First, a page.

KARACHI - Chief of Khaksar Tehrik Dr Sabiha Al-Mashriqi has said that the present-day political parties have no ideology since their struggle is only for their vested interests.

“Allama Mashriqi wanted to see a strong and developed Pakistan,” she said, and added, “He had a vision of unity among humans, and had always dreamt to crush all communal sentiments and religious prejudices, but the vested political interests came in his way.” Talking to The Nation on telephone, Khaksar Tehrik chief paid rich tributes to Allama Innayatullah Khan Al-Mshriqi, the founding leader of Khaksar Tehrik that had begun in the sub-continent in 20th century.

Sabiha further said that history was witness to the devastating consequences of leaders’ advertently or inadvertently allowing a nation to fall prey to division, instead of cementing its various factions. “It is unfortunate that people in Pakistan and India have not learnt from the past,” she said, and added that both sides were busy spreading hatred against each other. Khaksar Tehrik chief opined that 70 years after independence, the ideology behind the creation of Pakistan had waned. “Instead political parties are neglecting people’s issues, and in some cases have become security threats,” she observed.

She recalled that Allama Mashriqi had repeatedly reminded Muslims and Hindu leaders of unity. “It was ultimately in 1947 that the Indian sub-continent was divided into three parts: India, East Pakistan and West Pakistan. This division resulted in one of the bloodiest massacres the two nations have ever seen. Muslims and non-Muslims slit each others’ throats with anger and hate. The streets of many cities in India were filled with the blood of innocent people. Millions of loved ones were separated from one another. With partition, two communities –Muslims and Hindus - that had lived together for hundreds of years were divided. As a result, a foundation of hatred was laid in the region, a foundation whose consequences we can feel even today,” she regretted.

Sabiha emphasised creation of the society based on Mashraqi’s philosophy and wisdom, in which identities of various ethnic, religious and cultural groups were acknowledged and respected. “We must seek inspiration from his teachings and create an atmosphere where we can live in peace. This is the only true solution to the tribulations that mankind faces today,” she suggested.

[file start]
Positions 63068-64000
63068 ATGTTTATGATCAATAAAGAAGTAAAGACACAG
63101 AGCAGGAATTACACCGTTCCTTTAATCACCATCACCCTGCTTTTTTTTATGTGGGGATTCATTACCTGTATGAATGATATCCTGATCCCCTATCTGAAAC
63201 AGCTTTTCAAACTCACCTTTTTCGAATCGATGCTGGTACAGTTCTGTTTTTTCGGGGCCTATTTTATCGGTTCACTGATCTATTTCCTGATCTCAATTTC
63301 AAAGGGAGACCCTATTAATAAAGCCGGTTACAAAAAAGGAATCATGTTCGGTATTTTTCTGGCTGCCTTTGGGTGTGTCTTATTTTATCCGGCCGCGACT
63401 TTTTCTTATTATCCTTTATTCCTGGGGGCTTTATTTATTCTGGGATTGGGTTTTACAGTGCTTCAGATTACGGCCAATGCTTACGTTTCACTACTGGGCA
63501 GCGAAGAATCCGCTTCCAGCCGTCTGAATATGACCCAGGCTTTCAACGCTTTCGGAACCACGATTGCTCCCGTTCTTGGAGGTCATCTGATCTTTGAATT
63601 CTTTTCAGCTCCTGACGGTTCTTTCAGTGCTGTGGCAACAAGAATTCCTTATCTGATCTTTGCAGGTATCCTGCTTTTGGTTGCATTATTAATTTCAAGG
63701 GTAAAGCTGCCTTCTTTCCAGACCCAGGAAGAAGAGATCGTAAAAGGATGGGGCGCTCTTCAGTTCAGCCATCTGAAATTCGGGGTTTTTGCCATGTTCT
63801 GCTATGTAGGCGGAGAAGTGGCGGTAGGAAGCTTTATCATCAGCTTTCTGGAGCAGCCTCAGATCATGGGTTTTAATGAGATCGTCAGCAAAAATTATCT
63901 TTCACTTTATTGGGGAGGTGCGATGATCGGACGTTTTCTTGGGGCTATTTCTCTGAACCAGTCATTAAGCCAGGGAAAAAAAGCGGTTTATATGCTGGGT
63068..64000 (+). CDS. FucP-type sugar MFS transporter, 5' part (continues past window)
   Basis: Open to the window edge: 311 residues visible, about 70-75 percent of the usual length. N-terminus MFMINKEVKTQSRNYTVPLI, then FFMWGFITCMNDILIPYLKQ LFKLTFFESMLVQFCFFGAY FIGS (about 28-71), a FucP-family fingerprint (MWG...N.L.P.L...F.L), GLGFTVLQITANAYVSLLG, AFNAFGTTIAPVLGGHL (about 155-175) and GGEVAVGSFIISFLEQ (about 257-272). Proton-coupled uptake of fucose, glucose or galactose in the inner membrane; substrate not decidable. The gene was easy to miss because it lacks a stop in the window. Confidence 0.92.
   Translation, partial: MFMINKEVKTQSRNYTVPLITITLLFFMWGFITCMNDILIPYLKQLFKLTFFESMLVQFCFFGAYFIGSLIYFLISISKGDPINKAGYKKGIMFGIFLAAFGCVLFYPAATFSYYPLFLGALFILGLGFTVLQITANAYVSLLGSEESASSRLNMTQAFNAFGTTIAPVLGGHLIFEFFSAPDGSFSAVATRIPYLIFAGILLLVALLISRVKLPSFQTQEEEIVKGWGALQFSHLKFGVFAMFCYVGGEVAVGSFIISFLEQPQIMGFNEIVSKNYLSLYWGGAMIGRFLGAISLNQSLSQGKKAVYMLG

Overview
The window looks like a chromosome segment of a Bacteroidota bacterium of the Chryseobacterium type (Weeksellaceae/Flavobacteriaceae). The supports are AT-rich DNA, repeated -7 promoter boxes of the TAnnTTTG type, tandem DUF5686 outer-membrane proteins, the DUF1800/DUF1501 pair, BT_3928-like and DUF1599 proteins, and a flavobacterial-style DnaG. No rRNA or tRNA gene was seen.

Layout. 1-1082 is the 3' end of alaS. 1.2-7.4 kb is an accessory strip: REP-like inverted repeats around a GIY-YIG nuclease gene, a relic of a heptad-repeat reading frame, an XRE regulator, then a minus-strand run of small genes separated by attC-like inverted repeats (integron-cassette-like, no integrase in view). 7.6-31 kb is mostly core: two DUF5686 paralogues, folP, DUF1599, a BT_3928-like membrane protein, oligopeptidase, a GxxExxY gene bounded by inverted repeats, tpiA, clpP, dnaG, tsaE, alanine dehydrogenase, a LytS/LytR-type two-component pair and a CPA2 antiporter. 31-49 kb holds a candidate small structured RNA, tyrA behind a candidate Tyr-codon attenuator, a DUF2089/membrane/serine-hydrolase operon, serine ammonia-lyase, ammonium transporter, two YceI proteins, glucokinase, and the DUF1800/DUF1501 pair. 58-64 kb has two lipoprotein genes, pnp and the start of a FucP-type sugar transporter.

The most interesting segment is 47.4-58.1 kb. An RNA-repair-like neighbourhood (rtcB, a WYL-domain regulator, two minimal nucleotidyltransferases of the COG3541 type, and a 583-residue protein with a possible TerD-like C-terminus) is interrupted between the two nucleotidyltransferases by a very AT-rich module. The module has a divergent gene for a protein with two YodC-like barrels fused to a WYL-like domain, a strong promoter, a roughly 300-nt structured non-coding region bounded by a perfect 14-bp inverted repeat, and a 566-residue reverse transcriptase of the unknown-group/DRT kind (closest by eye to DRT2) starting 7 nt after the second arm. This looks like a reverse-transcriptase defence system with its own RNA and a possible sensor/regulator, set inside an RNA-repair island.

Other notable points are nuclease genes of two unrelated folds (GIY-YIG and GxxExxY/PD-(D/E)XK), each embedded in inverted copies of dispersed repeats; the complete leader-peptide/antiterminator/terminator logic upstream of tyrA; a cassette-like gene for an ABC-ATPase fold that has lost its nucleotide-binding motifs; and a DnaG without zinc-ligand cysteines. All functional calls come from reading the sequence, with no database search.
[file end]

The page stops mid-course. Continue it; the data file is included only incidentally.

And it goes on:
Sabiha said Khaksar Tehrik had the capacity to unite all sections of the society and Mashriqi had realised that the path to freedom and prosperity of masses lay in unity and opposing communalism. “Mashraqi had preached the creation of a non-communal social order,” she told The Nation.

Allama Mashraqi was a prominent 20th century leader of the sub-continent, who had foreseen the state of affairs in a divided British India, and thus rejected the notion of communalism and partition from the very beginning.

“He had predicted that hundreds and thousands would be slaughtered and this will not be an end, but in future fear will rule on both sides,” she explained.

Khaksar leader disclosed that Allama Mashriqi was a different visionary leader. “He was a renowned scholar who came from an eminent family. Mashraqi was a firm believer in brotherhood and the unity of mankind, regardless of religion, class, colour, or creed. Later Mashraqi founded his Khaksar Tehreek (Movement) in 1930 on such principles, which popularized the movement among millions of masses,” she reminisced.

“Khaksar Tehreek would hold different programmes, conferences, seminars and rallies country-wide from tomorrow to pay rich tributes to the scholar and mathematician, and an unsung hero. Allama Innayatullah Khan Al-Mashriqi was born on August 25, 1888 and died in Mayo hospital Lahore August 27th, 1963.

Allama Mashriqi was acclaimed mathematician from Christ's College, Cambridge University, England (1907-1912) and earned four Trophies with distinction in five years (at Cambridge University from 1907-1912) in Mathematics, Natural Sciences, Mechanical Sciences, and Oriental languages ; tittles was awarded at Cambridge University, a Wrangler, Foundation Scholar, and Bachelor Scholar; Fellow of the Royal Society of Arts (F.R.S.A) (1923), Fellow Geographical Society (F.G.S) (Paris, France), Fellow of Society of Arts (F.S.A) (Paris, France).

In 1924, at the age of 36 years, Allama Mashriqi wrote Tazkirah, a commentary on the Qur'an in the light of science. It was nominated for the Nobel Prize in 1925, subject to the condition that it was translated into one of the European languages, while Allama Innayatullah Khan Al-Mashriqi declined the suggestion of translation.